A team of researchers from Carnegie Mellon University (CMU) has successfully developed a solution to remove one of the most prominent industrial chemical contaminants, bisphenol A (BPA), from our water. In their study, the researchers were able to remove 99 percent of BPA from water using a mixture of hydrogen peroxide and engineered catalysts.
The research is published in the journal Green Chemistry. Other researchers from the University of Auckland and Oregon State University collaborated in the study.
BPA is a massive-volume, manmade commercial chemical used to create polycarbonate, epoxy and phenolic resins that keep hard plastic from shattering. It leaks out of landfills and infiltrates our water, which is a concern as it is harmful to health.
The University Network spoke with Terrence Collins, Teresa Heinz Professor of Green Chemistry at CMU and senior author of the study, to gain further insight on the environmental damages caused by BPA and the researchers’ chemical solution.
Collins explained that “BPA is an endocrine disruptor that interferes with the normal operation of endocrine hormone processes that control how humans and other higher life forms develop, and a signature man made pollutant of our high-tech civilization.”
The published study begins and ends with mini-reviews written primarily by CMU postdoctoral research associate Matthew DeNardo. These reviews address where BPA can be found in this world and what that means.
“To be frank, I can’t read these two reviews without worrying deeply about the implications for the future vitality of life,” Collins said.
Collins and his team are fearful about the harmful effects BPA has on the younger generation. Human studies from the Centers for Disease Control and Prevention and quantities of exposure reviewed in the team’s paper show that BPA is likely to be detectable in almost all of young people’s urine.
In an effort to combat the harmful effects BPA has on humans and the environment, the researchers combined hydrogen peroxide with small molecules, named TAML activators, that act as oxidizing catalysts. This mixture brings BPA together into clumps, which can be filtered out at water treatment plants, thus easily and efficiently removing BPA from water.
There are two possible outcomes when removing BPA. These outcomes are based on the acidity of the water, Collins explained, but are still effective.
“At low acid concentrations (high pH), the BPA is obliterated. At higher acid concentrations (near the neutral pH region) that are typical of environmental waters, the BPA is precipitated by chemistry that sticks BPA molecules together in ways that will not revert to BPA as with current plastics. In both cases, the removal is effectively quantitative. The BPA elimination chemistry involved is fast and facile—you simply mix traces of catalyst and a little peroxide into the water and the processes take off quickly.”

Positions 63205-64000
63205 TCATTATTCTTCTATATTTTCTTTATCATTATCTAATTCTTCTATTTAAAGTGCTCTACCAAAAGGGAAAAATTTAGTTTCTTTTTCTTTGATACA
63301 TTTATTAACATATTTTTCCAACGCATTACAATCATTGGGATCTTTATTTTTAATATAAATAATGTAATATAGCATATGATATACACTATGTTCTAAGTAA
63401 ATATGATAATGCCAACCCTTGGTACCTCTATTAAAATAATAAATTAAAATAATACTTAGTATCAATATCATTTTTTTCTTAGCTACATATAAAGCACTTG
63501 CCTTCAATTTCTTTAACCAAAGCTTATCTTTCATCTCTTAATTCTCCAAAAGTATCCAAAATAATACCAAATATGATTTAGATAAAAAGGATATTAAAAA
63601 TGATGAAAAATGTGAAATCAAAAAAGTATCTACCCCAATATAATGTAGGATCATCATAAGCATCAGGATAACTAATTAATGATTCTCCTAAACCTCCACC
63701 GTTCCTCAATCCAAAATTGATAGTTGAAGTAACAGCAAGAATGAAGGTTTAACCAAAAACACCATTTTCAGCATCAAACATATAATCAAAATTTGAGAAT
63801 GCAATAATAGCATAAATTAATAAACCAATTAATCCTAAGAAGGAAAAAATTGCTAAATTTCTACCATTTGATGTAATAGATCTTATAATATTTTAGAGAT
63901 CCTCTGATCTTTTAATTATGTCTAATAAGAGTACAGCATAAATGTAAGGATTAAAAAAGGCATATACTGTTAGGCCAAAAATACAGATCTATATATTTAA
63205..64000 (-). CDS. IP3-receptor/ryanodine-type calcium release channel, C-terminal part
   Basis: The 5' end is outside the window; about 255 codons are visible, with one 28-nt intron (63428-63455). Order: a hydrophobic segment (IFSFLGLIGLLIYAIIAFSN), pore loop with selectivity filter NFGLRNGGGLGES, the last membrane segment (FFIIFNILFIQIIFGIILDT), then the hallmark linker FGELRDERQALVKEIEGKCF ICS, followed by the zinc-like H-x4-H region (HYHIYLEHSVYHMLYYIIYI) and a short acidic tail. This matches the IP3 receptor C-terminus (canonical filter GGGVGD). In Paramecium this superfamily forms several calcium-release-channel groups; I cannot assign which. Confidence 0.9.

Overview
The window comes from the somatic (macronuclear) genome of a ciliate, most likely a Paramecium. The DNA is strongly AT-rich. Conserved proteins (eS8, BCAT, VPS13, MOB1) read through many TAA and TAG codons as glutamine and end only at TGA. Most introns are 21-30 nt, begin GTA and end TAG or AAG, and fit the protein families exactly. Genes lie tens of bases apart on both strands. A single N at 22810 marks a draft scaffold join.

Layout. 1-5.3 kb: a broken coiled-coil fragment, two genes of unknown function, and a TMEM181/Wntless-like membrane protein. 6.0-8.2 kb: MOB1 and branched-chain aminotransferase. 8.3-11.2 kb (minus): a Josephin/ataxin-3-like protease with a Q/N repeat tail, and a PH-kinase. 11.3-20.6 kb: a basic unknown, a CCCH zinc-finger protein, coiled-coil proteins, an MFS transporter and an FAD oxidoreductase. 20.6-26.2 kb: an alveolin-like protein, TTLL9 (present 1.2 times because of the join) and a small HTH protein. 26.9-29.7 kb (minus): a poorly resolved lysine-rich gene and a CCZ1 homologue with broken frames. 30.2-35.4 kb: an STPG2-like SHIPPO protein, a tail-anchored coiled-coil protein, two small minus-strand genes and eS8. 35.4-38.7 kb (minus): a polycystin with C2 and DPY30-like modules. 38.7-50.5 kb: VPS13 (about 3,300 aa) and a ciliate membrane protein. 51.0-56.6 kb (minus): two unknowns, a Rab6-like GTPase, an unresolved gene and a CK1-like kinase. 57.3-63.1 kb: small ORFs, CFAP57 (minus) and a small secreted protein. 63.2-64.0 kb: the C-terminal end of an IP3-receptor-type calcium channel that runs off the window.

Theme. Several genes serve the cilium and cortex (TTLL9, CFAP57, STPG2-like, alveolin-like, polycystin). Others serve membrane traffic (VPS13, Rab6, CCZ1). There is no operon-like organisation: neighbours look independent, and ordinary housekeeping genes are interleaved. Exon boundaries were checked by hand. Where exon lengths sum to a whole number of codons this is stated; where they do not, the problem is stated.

The research surrounding a chemical solution to BPA removal was first introduced at CMU in 2002 by then-undergraduate student Ryan Malecky and then-graduate student Beth Drake. But over the last 15 years, additional research has been conducted at the University of Auckland and Oregon State University.
Collins has dedicated his career to direct our civilization towards sustainability and sees this recent study as a crucial step. “Building a sustainable world mandates dealing effectively with the toxicity challenges of BPA and various of its surrogates,” he said. “We cannot have a sustainable high-tech civilization unless we solve the challenges of endocrine disruptors.”
Collins acknowledges society’s tendency to invest in unsustainable products and processes that continuously harm the environment and our personal health. He challenges universities to address the real problems of sustainability.
“To do the right thing for the future good, one has to do things that are interpreted as biting the hands that feed the system,” Collins said. “Universities like CMU train the leaders of the civilization. How can the civilization advance toward sustainability if we are afraid for funding reasons to address the real problems?”
The BPA removal method has been proven to work in lab water, so Collins has high hopes for the future implications of this TAML science.
“If this chemistry transfers to much dirtier real-world situations with similar BPA concentrations, e.g., landfill leachates and paper recycling streams, then this work could help reduce aquatic contamination by BPA,” said Collins. “The ball is now in the BPA industry’s court.”
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Jackson Schroeder is a graduate of Ohio University with a B.A. in Journalism from the E.W. Scripps School. He is originally from Savannah, Georgia. Jackson has covered a wide range of topics, including sustainability, technology, sports, culture, travel, and music. He plays bass and guitar, and enjoys playing and listening to live music in his free time.